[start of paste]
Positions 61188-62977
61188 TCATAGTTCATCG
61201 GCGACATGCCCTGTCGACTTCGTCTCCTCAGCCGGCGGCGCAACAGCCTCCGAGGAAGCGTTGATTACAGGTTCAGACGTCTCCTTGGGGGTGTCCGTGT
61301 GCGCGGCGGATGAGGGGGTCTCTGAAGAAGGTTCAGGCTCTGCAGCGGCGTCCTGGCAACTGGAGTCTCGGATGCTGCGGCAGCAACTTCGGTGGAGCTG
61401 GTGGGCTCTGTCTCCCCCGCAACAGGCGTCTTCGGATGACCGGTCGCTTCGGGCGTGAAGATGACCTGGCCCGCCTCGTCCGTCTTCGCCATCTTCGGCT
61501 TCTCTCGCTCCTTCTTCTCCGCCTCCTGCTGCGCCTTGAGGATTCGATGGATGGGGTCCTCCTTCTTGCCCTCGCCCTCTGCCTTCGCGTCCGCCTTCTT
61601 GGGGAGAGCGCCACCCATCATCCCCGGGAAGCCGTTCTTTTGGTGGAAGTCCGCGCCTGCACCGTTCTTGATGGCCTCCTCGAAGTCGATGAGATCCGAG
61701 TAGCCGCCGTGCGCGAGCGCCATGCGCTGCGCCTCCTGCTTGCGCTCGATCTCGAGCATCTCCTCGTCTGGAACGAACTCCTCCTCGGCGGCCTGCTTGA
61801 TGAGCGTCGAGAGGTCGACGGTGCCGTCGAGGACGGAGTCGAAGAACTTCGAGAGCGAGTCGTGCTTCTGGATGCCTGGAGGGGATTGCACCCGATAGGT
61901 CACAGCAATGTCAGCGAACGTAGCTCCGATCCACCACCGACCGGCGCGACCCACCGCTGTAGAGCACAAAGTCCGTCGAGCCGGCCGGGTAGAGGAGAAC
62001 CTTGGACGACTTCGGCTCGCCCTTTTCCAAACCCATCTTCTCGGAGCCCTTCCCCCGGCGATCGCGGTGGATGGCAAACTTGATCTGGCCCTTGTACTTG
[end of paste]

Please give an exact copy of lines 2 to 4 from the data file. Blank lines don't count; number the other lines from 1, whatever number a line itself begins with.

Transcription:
61188 TCATAGTTCATCG
61201 GCGACATGCCCTGTCGACTTCGTCTCCTCAGCCGGCGGCGCAACAGCCTCCGAGGAAGCGTTGATTACAGGTTCAGACGTCTCCTTGGGGGTGTCCGTGT
61301 GCGCGGCGGATGAGGGGGTCTCTGAAGAAGGTTCAGGCTCTGCAGCGGCGTCCTGGCAACTGGAGTCTCGGATGCTGCGGCAGCAACTTCGGTGGAGCTG